Everything You Should Know About SLA Battery Technology
Lead-acid batteries are part of our everyday life. These batteries power emergency lighting systems, cars, motorcycles, fire and security alarms, children’s toys, boats, RVs, residential and commercial backup power systems, and UPS devices. It even has many more applications. The most up-to-date technology for these types of batteries is the sealed lead-acid (SLA) battery, also known as valve-regulated lead-acid (VRLA) batteries.
The SLA battery improves the classic flooded batteries by being leakproof and being more flexible for different positions. Best of all, it rarely requires maintenance. There are many SLA battery sizes, voltages, and amperages varying on their internal design. Depending on the specs and type of sealed lead-acid battery, you may use it for different applications, which is why you must properly choose the right sealed battery type.
If you are thinking of replacing your old sealed lead-acid battery or acquiring one for the first time, it is important to have the best knowledge on the subject. Here, we will explain what an SLA battery is, how to charge an SLA battery to ensure a long life span, the different VRLA battery types, and other important information you might need to know. You will also find an FAQ section answering the most common questions about valve-regulated lead-acid batteries.
- What Is an SLA Battery?
- SLA Battery Types
- What’s the Difference Between SLA Batteries (VRLA Batteries) and AGM Batteries?
- SLA Battery FAQ Section
What Is an SLA Battery?
To choose the right battery for each application, it is important to learn what a VRLA battery is, how they work, and how they differ from other types of batteries.
The SLA battery uses a lead-acid or lead-calcium electrolyte in a dry or gelled state which prevents it from leaking, making it safer for many applications. These batteries are designed using lead dioxide and lead plates for the positive and negative terminals of each cell. When the battery is discharged, the electrolyte reacts with the plates, and the lead acid turns into lead sulfate and water. The opposite process occurs when the battery is charged, turning the electrolyte back into lead-acid.
To make it safer to use, the sealed lead-acid battery is manufactured using a sealed casing for each battery cell and features a valve that vents gases during rapid discharges and stressful charging periods. It is recommended to avoid repeated venting of the gases by taking proper care of the battery, especially since venting could eventually dry out the battery and render it useless.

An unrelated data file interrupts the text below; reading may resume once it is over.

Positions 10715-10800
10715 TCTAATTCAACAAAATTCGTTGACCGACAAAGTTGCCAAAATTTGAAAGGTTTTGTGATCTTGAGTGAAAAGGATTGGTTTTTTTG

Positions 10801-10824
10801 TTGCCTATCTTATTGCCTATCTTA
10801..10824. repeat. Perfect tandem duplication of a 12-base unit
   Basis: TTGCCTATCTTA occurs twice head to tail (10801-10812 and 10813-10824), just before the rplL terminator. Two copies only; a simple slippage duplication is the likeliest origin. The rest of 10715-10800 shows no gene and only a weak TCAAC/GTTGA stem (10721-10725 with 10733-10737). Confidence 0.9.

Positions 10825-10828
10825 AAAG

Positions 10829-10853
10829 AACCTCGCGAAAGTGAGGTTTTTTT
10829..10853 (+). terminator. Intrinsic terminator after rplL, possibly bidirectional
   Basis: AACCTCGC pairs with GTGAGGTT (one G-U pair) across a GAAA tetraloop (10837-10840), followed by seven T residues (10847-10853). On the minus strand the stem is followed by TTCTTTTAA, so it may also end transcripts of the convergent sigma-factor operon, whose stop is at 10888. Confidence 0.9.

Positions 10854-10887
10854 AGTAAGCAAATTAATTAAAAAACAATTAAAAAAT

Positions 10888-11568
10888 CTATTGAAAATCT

The sealed design of the battery allows it to be installed in many orientations/positions without leaking its electrolyte. Another aspect of the valve-regulated lead-acid battery fixing a major flaw in flooded batteries is the dry state of the electrolyte, making it shock- and vibration-resistant.
SLA Battery Types
Each application might require a different battery. To know what a SLA battery is used for, we should first learn about the different rechargeable sealed lead-acid battery types. Choosing the right option will ensure you have a stable power source with an extended life span. Here are the four VRLA rechargeable battery categories.
General-Purpose Valve-Regulated Lead-Acid Battery
One of the most versatile options is the general-purpose VRLA rechargeable battery. These batteries have a stable voltage, provide a medium-high amperage, and have good cycling operations. General-purpose batteries are ideal for most electronic devices, riding toys, security systems, emergency lighting, and more. Depending on the application, you might need a 12V or 6V SLA battery.
Deep-Cycle Sealed Lead-Acid Batteries
Deep-cycle batteries are used for applications requiring a higher discharge depth for longer periods. The deep-cycle SLA AGM battery has a longer life span of up to 500 full cycles at a 50–70% depth of discharge (DOD), depending on the design. A deep-cycle 12V SLA battery is usually a perfect fit for motorizing RVs, boat trolling motors, wheelchairs, and many others.
Gel SLA battery is slightly different from the SLA AGM battery since the electrolyte is held within a silica gel instead of an absorbent glass mat. The gel valve-regulated lead acid battery makes better use of the acid within the electrolyte, enhancing the cycle and making them a better fit for marine applications, scooters, water-pumping systems, and solar generation systems.